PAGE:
Later, White Sox fan and CSN producer Ryan McGuffey talks about his experience producing Cubs content. Finally, Cubs fan Nate Poppen shares his thoughts on Frank Kaminsky wearing a Steve Bartman jersey to the United Center before a Bulls-Hornets preseason game.

Check out the latest edition of the White Sox Talk Podcast here:

White Sox coaching staff will rely more heavily on statistics

White Sox coaching staff will rely more heavily on statistics

Statistical analysis will weigh more heavily on the White Sox coaching staff’s daily decisions after Joe McEwing was elevated to Rick Renteria’s bench coach on Friday.

McEwing -- whose influence led to a 957 percent increase in defensive shifts utilized from 2013-16 -- replaces Renteria, who was named the team’s new manager on Oct. 3 after Robin Ventura announced he wouldn’t return.

Former player development director Nick Capra replaces McEwing as third-base coach while Curt Hasler was promoted from minor-league pitching coordinator to replace bullpen coach Bobby Thigpen.

McEwing’s promotion is another sign the franchise will stress the use of statistical analysis when constructing its lineup, etc., a move Ventura suggested was in progress when he said the White Sox needed a new voice. Renteria likes how he worked with McEwing last season and suggested analysis would have a big impact on their day-to-day operations.

“All the information that is provided to us plays an important part in how we move forward,” Renteria said. “We look at outcomes, which are the statistical analysis aspects. But then we are also trying to stay ahead of the curve. We do a lot of video work, trying to see if guys are changing their approaches. In terms of the shifts, we did incorporate shifts, but we also did some modifications as was to be expected when you see guys changing approaches with two strikes and things of that nature or runners in scoring position -- all those different aspects that come into play.”

Similar to many organizations, the White Sox have drastically modified how they align themselves defensively over the past four seasons under McEwing and general manager Rick Hahn. According to FanGraphs, the White Sox went from being ranked 27th in shifts implemented in 2013 to ninth by 2014 with an increase from 102 to 588. The White Sox shifted 1,079 times last season and McEwing has been instrumental in that transformation, several team sources said. It’s reasonable to expect analysis will be used more often in lineup construction and game strategy under Renteria, too. He didn’t shy away from the use of statistical analysis when he managed on the other side of town in 2014, Cubs third-base coach Gary Jones said last week.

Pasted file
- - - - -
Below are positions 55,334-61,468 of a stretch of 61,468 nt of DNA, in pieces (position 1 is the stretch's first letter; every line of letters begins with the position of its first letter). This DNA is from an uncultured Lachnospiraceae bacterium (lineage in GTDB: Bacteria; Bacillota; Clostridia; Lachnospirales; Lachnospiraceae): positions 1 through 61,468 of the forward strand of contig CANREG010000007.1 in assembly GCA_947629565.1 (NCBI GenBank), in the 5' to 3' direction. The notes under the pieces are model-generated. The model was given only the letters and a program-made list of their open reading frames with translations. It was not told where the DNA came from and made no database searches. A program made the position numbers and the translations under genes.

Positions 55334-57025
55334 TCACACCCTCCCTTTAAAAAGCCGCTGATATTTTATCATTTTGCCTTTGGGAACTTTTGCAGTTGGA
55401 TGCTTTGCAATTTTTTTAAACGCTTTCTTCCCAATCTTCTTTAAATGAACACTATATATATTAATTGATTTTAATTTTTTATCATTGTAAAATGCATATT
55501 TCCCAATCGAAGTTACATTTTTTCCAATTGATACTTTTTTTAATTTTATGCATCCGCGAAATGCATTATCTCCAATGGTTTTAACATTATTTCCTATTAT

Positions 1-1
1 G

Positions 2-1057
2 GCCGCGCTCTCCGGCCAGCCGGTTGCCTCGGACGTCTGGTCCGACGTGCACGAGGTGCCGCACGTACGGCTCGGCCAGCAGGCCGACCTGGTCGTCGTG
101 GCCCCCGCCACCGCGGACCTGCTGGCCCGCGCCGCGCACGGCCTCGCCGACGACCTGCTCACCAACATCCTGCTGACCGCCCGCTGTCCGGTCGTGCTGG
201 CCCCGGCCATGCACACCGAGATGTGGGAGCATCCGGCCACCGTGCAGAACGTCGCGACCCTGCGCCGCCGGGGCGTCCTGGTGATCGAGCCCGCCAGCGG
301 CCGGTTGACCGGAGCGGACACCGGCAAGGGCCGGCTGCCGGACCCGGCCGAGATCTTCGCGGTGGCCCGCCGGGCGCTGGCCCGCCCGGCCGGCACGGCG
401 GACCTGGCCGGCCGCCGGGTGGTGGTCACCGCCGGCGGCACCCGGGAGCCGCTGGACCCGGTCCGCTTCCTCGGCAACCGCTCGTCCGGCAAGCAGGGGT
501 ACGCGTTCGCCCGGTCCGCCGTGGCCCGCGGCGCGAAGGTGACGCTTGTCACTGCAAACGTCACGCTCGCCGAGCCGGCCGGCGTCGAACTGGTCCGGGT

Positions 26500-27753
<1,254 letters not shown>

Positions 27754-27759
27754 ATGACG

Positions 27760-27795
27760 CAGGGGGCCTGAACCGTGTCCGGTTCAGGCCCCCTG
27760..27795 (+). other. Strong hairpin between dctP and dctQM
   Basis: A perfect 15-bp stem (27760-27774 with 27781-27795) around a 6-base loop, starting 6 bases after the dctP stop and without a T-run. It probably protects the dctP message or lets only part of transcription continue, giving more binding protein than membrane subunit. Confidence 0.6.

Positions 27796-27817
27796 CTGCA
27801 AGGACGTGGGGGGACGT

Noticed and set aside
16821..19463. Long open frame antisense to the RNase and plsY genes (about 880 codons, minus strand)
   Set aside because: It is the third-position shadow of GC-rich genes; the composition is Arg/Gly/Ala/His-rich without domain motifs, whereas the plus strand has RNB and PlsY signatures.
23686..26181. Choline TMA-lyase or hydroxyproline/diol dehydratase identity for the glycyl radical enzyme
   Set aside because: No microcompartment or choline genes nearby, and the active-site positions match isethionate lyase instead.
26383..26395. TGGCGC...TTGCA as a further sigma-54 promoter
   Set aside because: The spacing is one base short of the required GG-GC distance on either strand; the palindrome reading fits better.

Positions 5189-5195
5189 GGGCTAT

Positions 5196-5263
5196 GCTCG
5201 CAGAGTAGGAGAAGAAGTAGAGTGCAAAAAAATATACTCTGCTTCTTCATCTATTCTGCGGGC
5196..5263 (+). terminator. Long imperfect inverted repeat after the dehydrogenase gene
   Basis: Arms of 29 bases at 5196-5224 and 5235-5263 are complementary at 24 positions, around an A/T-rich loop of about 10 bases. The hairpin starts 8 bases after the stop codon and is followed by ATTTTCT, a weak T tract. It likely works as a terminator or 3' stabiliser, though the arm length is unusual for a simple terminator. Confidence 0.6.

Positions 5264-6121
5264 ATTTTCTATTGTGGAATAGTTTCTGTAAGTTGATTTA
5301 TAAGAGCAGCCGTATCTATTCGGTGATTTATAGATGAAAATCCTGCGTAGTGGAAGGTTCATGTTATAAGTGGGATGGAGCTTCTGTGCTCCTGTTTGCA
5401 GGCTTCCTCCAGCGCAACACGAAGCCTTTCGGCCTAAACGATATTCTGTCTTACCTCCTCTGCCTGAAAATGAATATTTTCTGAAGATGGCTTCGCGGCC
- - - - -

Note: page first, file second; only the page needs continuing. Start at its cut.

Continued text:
“It’s part of our daily preparation,” Jones said. “Rick is good with it as we are right now. It was definitely a part of the equation, no doubt.”

[RELATED: White Sox announce coaching staff changes] 

Renteria cited familiarity when asked why he didn’t go outside of the organization for coaching staff hires. McEwing has long been held in high regard within the franchise and interviewed for managerial openings in Houston and Texas in 2014. Renteria suggested McEwing’s work ethic -- and how he works -- had a big impact on his promotion.

“Having sat side by side (with McEwing) going over a lot of game reviews and studying the opposition and setting up defense, I got to know him quite well,” Renteria said. “He’s a hard worker. He’s in there early looking for anything that will give us an edge. His managing experience and coaching experience also allows him an opportunity to be able to serve me well.

“It’s a good fit. We both are kind of high energy. Joey might be a little higher energy than me and I didn’t think that was possible. He brings a lot to the table.”

The White Sox announced the rest of its staff -- first-base coach Daryl Boston, pitching coach Don Cooper, hitting coach Todd Steverson, assistant hitting coach Greg Sparks and bullpen catcher Mark Salas -- would return in 2017.